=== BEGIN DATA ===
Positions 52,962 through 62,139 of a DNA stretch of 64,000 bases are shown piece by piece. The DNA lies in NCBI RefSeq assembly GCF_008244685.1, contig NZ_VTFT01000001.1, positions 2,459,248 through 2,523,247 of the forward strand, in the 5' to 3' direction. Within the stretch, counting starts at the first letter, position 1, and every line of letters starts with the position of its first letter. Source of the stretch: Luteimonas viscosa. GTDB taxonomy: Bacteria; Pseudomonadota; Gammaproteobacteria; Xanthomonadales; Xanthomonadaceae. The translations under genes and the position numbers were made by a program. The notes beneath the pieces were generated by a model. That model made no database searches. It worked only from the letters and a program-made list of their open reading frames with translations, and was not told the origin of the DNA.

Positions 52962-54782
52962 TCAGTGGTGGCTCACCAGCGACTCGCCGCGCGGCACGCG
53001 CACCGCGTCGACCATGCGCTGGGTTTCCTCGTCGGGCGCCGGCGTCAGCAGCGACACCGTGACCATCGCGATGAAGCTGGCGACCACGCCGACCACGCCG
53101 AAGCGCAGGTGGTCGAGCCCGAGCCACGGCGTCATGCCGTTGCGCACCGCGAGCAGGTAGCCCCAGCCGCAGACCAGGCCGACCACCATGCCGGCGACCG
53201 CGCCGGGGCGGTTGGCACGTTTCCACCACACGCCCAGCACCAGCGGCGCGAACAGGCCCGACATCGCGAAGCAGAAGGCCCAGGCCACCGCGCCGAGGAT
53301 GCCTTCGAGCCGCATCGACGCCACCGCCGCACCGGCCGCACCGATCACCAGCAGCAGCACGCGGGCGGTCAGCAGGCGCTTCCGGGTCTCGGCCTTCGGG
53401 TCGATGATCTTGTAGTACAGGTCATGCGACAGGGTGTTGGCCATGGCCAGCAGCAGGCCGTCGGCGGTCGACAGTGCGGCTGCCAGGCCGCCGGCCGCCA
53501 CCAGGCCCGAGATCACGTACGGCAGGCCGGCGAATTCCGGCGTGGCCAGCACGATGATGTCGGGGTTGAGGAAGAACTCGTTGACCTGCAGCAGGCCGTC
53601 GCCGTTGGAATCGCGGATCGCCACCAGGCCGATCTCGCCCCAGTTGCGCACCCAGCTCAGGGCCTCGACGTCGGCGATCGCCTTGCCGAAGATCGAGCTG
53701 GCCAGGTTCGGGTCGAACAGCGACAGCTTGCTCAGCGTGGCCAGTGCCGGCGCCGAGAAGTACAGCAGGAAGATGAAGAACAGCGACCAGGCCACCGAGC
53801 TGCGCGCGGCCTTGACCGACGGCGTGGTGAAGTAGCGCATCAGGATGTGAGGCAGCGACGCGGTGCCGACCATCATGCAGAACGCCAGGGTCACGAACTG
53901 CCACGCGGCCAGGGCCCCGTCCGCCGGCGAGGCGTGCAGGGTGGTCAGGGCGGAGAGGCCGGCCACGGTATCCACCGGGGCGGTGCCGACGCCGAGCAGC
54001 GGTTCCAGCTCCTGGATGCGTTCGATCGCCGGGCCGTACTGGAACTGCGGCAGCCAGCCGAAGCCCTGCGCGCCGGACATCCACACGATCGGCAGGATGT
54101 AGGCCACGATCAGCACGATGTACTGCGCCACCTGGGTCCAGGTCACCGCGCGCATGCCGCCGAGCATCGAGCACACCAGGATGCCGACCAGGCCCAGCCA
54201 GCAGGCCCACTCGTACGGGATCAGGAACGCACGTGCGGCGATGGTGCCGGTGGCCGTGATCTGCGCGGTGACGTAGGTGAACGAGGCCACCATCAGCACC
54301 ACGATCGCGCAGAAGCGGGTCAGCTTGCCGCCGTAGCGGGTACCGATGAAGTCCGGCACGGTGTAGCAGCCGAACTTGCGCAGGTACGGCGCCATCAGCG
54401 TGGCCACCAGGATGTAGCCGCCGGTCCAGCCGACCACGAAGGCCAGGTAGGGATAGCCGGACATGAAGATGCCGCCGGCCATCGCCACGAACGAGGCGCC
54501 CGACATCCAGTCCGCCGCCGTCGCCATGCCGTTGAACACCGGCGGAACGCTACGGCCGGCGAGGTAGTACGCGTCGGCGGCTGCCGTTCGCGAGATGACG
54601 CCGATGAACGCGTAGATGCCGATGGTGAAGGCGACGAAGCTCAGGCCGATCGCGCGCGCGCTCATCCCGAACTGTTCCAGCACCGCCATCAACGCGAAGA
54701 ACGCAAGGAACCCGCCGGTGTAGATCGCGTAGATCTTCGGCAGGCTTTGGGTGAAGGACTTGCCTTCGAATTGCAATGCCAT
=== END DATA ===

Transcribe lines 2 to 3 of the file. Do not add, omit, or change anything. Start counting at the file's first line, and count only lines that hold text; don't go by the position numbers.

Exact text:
Positions 52962-54782
52962 TCAGTGGTGGCTCACCAGCGACTCGCCGCGCGGCACGCG